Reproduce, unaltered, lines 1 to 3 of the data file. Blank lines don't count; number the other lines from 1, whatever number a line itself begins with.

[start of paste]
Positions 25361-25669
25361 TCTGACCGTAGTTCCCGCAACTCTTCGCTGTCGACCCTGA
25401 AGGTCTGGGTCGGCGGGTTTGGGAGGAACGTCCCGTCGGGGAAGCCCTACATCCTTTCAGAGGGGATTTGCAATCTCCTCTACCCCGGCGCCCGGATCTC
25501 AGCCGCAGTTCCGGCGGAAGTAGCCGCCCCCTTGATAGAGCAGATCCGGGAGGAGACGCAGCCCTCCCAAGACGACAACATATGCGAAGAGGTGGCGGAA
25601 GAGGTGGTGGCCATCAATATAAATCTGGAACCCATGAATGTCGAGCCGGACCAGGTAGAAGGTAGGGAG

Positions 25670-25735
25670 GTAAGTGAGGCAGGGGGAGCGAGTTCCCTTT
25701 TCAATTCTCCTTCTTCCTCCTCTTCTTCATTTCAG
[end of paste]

Positions 25361-25669
25361 TCTGACCGTAGTTCCCGCAACTCTTCGCTGTCGACCCTGA
25401 AGGTCTGGGTCGGCGGGTTTGGGAGGAACGTCCCGTCGGGGAAGCCCTACATCCTTTCAGAGGGGATTTGCAATCTCCTCTACCCCGGCGCCCGGATCTC